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NEW, July 2012! Final Environmental Impact Statement (FEIS):

Data Regarding The Conservation Value of the `A`A flow in Wailea 670

Compiled by Lee Altenberg, Ph.D.
Associate Professor, Information and Computer Sciences, University of Hawai`i at Manoa
February 6, 2007


  1. Hawaiian low-elevation dryland forest is one of the most highly endangered ecosystems in the United States. 95% of this ecosystem has been destroyed by fire and cattle. All the remnants of this ecosystem on Maui occur on recent (4000-12000 year old) a`a lava flows, which keep the vegetation sparse enough to survive fires in the surrounding areas, and prevent suffocation by invasive alien grasses.

  2. Among the remnants of this ecosystem on Maui, Wailea 670 contains the 4th largest contguous area of wiliwili forest, approximately 110 acres in the southern 1/6 of the property.

  3. In there northern 5/6 of the property, there is only one endemic species—a few straggler wiliwili trees. In the southern 1/6 of the property, there are 12 endemic species of plants, as well as 8 indigenous species.

  4. While all of these endemic species survive in only small fraction of their original numbers, two of them are exceedingly rare.

  5. The original plan to develop Wailea and Makena as a resort were drawn up at a time when little political value was placed on preserving native ecosystems in Hawaii. Thus, there was no evaluation given as to how the plans would threaten the suriving remnants of the wiliwili ecosystem. Today, much better data is available, and the public places a much higher value of the preservation of nature. However, the County approval process still does not provide resources for evaluating the impact of planned development on natural resources. Therefore, it falls upon developers and the public—individuals or organizations—to provide the County with the necessary information.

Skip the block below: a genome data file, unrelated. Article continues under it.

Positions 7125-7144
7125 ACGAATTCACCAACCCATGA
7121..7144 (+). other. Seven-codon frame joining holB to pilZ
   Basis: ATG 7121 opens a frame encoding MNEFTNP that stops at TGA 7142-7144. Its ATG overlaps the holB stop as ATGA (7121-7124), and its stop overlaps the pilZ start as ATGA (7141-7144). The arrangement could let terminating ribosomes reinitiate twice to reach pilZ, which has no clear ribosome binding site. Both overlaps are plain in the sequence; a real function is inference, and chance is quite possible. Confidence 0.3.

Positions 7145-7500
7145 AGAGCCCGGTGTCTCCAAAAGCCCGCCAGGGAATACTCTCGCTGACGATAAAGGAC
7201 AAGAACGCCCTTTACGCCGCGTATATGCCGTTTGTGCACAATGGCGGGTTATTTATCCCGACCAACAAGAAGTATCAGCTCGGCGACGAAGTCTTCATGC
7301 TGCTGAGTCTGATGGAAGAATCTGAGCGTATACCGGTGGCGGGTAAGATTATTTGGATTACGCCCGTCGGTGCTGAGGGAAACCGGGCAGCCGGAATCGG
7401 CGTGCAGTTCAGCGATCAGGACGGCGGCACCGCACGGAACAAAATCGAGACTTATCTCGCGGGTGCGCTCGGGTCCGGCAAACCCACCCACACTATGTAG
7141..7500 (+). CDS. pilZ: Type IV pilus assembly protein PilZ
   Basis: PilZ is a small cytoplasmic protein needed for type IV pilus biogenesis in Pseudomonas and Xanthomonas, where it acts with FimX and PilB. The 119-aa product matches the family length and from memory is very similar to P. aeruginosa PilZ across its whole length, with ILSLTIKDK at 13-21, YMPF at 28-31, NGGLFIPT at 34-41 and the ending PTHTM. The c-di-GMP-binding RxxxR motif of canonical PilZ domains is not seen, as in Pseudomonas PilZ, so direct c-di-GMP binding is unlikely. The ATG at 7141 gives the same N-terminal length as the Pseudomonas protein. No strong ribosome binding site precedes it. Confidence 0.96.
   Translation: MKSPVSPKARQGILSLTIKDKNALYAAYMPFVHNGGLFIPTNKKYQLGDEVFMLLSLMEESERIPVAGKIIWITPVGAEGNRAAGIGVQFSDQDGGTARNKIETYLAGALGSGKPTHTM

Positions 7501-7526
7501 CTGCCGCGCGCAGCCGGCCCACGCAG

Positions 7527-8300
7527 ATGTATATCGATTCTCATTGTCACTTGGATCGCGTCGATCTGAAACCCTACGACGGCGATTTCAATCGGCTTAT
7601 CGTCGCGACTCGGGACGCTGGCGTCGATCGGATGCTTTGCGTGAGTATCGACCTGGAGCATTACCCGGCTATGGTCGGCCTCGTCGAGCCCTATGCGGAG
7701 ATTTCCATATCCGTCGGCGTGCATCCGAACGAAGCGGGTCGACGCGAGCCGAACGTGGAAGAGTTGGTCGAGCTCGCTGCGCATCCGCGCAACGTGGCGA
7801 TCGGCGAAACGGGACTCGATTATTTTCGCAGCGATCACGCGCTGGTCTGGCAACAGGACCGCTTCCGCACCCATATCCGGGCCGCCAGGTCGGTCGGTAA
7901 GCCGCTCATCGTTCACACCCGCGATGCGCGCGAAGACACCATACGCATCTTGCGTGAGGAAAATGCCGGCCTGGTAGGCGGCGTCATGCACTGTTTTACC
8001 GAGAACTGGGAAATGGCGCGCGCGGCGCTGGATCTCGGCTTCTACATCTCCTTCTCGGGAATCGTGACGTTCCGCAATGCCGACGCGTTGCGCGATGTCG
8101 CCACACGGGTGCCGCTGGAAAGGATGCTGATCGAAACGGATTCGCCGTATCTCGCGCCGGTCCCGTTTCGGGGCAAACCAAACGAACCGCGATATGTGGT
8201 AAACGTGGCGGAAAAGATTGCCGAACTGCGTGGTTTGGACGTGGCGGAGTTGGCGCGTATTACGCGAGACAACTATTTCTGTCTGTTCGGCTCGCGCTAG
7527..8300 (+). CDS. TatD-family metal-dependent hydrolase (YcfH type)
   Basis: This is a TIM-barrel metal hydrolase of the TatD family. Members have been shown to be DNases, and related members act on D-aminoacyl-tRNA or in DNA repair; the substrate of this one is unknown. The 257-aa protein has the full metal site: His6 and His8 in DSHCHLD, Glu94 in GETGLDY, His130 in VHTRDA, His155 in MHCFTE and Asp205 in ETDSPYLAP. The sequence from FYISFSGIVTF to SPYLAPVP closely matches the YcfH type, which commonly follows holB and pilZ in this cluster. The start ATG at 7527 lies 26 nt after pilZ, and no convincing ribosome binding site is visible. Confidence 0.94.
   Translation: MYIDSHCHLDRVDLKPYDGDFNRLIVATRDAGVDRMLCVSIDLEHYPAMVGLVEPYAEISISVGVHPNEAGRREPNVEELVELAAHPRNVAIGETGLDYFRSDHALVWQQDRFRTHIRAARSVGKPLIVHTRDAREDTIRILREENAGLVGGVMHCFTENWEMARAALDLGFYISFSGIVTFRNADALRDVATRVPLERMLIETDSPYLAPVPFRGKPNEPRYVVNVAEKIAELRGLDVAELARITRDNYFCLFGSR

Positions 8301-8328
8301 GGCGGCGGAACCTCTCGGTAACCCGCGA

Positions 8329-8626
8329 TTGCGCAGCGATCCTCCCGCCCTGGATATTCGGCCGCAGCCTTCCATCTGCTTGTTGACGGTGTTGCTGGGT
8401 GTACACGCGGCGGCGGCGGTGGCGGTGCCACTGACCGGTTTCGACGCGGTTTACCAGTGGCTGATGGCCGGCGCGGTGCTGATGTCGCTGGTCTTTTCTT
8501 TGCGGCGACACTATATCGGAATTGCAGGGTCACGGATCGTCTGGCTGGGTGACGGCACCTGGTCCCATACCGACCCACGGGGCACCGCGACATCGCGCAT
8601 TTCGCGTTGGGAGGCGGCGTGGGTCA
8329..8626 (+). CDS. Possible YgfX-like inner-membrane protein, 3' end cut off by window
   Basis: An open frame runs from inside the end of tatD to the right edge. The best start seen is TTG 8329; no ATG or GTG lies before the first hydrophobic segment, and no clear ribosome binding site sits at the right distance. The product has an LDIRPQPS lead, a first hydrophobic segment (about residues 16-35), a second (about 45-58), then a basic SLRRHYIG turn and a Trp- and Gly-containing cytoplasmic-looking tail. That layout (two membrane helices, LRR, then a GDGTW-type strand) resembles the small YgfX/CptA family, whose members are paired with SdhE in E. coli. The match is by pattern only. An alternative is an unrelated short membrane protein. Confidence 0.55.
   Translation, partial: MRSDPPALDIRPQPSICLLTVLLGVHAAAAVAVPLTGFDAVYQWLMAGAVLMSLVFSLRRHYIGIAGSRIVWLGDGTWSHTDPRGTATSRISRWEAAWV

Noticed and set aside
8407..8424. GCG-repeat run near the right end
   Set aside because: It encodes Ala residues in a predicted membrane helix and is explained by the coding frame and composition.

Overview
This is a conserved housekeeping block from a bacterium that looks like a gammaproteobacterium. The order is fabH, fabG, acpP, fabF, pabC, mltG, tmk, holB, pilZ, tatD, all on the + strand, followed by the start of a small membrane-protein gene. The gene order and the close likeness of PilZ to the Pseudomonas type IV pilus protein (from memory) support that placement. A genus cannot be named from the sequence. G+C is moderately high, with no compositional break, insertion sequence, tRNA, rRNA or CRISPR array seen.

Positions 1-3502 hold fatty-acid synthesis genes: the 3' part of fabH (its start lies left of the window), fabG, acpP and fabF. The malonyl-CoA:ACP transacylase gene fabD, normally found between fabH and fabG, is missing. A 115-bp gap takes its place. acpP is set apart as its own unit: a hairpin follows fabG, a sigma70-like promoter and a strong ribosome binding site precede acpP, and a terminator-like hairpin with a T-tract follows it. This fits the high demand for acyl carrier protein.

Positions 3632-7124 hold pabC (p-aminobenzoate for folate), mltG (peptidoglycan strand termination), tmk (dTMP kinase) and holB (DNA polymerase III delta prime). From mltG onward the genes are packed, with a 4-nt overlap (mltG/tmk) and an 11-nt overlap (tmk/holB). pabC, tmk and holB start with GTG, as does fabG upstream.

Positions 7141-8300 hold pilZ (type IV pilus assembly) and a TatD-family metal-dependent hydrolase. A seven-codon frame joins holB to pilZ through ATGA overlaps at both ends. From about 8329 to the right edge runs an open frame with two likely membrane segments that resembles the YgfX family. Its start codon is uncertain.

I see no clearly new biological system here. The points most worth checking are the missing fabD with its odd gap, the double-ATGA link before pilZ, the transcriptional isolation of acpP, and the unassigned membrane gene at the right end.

6. The owner's representative, Charlie Jencks, acknowledges the conservation issues involved with the awikiwiki. His mitigation plan is to preserve a total of 6 of the 110 acres as habitat, and cultivate the native species as landscaping. This, however, is a completely ad hoc mitigation plan, and not a current best-practice management plan for conservation. No conservation agency or organization would accept 95% destruction of critical habitat as an adequate conservation plan.

  7. The County Council can vote to transfer the existing development rights for the area comprising the remnant wiliwili forest to the rest of the development, and put this area into a conservation easement, as has been done with other areas of high conservation value on Maui.

Supporting Data

Below is some of the basic information about the site and its habitat value.

Wailea 670 concept plan, with overlay of proposed Reserve area (purple border), and waypoints marking native plants. Top points east.

Closeup of GPS waypoints marking native Hawaiian plants. Labels are GSP### for GenusSPecies. Top points north.

Map showing the known sites on Maui for Canavalia pubescens, awikiwiki. Source: Dr. Jonathan Price.

Map showing (orange dots) the three known sites on Maui for Lipochaeta rockii, Rock's nehe. The left-most is Wailea 670 to Palauea. Note that all sites are on lava flows shown in lime green, being 5,000 to 10,000 years old. Sources: Lava flow map, Dr. Jonathan Price. Sites: Manual of the Flowering Plants of Hawaii, Bob Hobdy.

Morphological differences between two Maui populations of Lipochaeta rockii. Previously these two populations were regarded as two unique species. Photographs by Forest Starr, Lee Altenberg.
Lipochaeta rockii var. dissecta, Pu`u O Kali
Lipochaeta rockii, Wailea 670

The pre-settlement range of wiliwili (Erythrina sandwicensis) forest, best current estimate. Source: Dr. Jonathan Price.

Map showing remnant wiliwili forests on Maui as of 2005. Source: Dr. Jonathan Price.

Wiliwili trees in Wailea 670. Height is approximately 35 feet. Despite the gall wasp infestation evident in the trees, these wiliwili trees are managing to develop leaves. Photographs by Lee Altenberg, 3/6/2006.

A wiliwili tree in Wailea 670, prior to gall wasp infestation. Photograph by Lee Altenberg, 2/2/2003.

LINKS: Wailea 670 Developer's Web Site